Some of the uphill sections were mighty steep, and the same can be said for the downhill parts. But there were plenty of slight gradients. I made great progress moving up through the field and at one point saw a couple of runners from our club stop and take a selfie up ahead of me. I shouted out something along the lines of “hey… wait for me”.
Thanks ladies - I think you’ll agree that the addition of myself really makes the photo that much better!
Part of the route took in the sights and tracks of the Three Forts Race that I had completed a few years ago. That half marathon (there’s a 27 mile option for crazy folk) was hard work. Today was very similar!
After about one hour and 20 minutes my watched beeped to say I’d run 10 miles so I was expecting to get to the changeover point before long. In the distance I saw some people in high-vis vests and some cheering - that was it. One final push to the finish and a swift changeover with Allen who was running a just as hilly stage three.
Heading towards the finish of stage two
I was shattered. I really worked hard out there. I’ve not run up and down any hills like that in years and my legs are going to feel it in the morning (note: they did - a lot.) but I was very pleased with how I did. That was a good hard workout a day after a good run around our local parkrun.
After rehydrating (chocolate milkshake of course) the rest of our team (Lisa, Kirstee and myself) jumped in the car to head off to track down Allen mid-run to offer a little support. Thanks to the ‘Find my friends’ on our mobile phones we were able to track each other during the race and make sure we could offer mid-run support at the right place and time. It worked perfectly.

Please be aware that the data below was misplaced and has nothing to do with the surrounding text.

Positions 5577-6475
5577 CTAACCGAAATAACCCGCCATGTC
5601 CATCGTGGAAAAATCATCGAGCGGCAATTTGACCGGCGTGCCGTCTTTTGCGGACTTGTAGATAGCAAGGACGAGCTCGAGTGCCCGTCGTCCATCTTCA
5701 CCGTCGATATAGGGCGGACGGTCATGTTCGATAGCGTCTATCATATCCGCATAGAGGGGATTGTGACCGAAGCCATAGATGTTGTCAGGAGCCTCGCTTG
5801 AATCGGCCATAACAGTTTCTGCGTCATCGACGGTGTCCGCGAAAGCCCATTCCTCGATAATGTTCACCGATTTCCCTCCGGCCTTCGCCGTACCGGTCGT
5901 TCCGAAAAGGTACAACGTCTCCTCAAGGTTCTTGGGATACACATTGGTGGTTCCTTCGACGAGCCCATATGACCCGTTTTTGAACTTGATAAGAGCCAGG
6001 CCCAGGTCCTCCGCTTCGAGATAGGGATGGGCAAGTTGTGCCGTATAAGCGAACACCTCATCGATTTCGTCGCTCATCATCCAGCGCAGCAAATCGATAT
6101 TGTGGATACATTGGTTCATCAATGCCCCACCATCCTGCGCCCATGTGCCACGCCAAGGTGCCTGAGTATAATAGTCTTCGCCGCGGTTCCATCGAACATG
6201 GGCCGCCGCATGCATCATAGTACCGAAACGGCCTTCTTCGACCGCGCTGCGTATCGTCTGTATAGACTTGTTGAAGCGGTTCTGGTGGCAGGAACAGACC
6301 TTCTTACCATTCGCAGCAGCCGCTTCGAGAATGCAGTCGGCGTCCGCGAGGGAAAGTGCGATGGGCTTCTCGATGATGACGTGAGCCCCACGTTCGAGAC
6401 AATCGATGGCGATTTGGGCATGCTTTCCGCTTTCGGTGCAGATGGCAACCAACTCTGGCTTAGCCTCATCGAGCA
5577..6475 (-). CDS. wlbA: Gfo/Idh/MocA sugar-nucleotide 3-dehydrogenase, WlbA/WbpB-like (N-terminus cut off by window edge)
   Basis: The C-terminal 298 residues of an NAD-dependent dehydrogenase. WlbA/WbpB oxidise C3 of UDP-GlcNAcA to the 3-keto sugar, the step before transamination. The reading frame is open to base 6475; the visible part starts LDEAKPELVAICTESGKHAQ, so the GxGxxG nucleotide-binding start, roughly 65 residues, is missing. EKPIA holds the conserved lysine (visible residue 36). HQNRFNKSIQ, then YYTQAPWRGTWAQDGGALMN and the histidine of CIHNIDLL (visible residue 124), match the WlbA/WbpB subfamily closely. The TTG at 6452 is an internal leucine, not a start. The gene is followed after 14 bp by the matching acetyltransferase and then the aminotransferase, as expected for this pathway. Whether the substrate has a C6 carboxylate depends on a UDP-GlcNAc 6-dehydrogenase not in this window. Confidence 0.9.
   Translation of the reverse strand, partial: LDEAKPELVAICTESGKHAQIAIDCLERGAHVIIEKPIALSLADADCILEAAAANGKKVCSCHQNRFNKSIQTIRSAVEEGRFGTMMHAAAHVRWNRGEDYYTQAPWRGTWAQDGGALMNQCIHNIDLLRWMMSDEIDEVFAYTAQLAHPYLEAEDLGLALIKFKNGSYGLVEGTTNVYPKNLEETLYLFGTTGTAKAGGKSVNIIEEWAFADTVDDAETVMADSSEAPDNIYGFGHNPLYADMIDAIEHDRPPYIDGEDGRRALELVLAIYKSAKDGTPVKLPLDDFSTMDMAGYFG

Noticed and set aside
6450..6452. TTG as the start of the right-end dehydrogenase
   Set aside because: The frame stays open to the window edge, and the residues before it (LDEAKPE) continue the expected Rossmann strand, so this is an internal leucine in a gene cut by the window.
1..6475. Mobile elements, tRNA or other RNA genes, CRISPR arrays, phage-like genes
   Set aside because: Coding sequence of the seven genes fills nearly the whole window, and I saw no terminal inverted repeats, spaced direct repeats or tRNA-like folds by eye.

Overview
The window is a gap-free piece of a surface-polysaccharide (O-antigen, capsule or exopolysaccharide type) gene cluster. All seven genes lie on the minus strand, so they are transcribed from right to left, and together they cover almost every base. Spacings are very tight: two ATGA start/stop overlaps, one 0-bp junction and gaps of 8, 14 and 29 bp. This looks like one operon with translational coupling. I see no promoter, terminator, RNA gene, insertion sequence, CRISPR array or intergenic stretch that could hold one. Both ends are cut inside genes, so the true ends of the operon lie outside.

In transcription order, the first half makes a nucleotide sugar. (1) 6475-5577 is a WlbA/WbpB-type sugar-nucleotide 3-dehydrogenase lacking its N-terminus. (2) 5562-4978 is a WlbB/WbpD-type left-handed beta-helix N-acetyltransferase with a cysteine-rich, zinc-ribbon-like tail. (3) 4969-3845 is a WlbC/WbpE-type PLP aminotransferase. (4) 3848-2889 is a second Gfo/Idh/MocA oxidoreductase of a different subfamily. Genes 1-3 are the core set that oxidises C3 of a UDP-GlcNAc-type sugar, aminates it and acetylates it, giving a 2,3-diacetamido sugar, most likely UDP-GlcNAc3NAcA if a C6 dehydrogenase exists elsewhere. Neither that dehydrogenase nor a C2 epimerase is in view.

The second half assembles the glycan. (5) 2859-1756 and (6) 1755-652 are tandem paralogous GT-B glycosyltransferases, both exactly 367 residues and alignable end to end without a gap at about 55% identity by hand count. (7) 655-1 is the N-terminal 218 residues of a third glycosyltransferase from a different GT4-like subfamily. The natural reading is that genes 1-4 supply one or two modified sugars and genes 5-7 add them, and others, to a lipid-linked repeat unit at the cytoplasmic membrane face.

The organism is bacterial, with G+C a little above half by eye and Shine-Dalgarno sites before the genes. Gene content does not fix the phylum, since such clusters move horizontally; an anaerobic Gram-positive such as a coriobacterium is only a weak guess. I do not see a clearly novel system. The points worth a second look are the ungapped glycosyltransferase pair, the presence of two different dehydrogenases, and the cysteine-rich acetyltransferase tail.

After a quick mid-stage support stop for Allen we headed off to Ditching Beacon for the final changeover. It was really getting warm at this point and the South Downs Way was busy with people enjoying the lovely weather.
Before long Allen came into sight and with Lisa as our official ‘gate opener’ he came past and swapped places with Kirstee who had to run approximately 10 miles to the finish line in Brighton.
The South Downs National Park official gate opener
Allen heading into the finish of stage three
The 30 mile finish line and start of stage four
The 30 mile aid station - the jaffa cakes were melting in the sun so needed urgent attention!
We managed to see her twice during her stage - once close to the Amex football stadium and then also a couple of miles outside of Brighton. Our timing (and the run route handily being on paths close to the main road into the town) was perfect for a couple of rendezvous.
We then got ourselves to the finish - the David Lloyd Club (gym) at Brighton Marina and waited for Kirstee to appear. Within a few minutes of arriving she came round the corner and into the finish. Brilliant.
Kirstee finishes. In the background the two gents collapsed on the ground had just finished running 40 miles! Bravo.
Due to the nature of these events being pretty small and low key an Ironman-esq red carpet with music etc. was certainly not expected. Just the essentials were there. A finish line, timing, medals and some refreshments. It ticked the box.
We then headed into the David Lloyd Club for a lovely relaxing rest in the hot-tub (for about half an hour!) and then up to the restaurant area for our burger. It was lovely. Really lovely.
Our overall time was just over seven hours and two minutes. We were sixth out of 15 teams that took part. I’m really proud of how we all did - everyone ran their best, the in-car banter was top notch and we all had a lot of fun. The marshals on course were excellent, the race organisation was great and having a super posh gym/health-club at the start and finish was a lovely addition. Oh, and did I mention the burger…
Apparently in 2020 the run will be from Brighton back to Worthing. I could be tempted.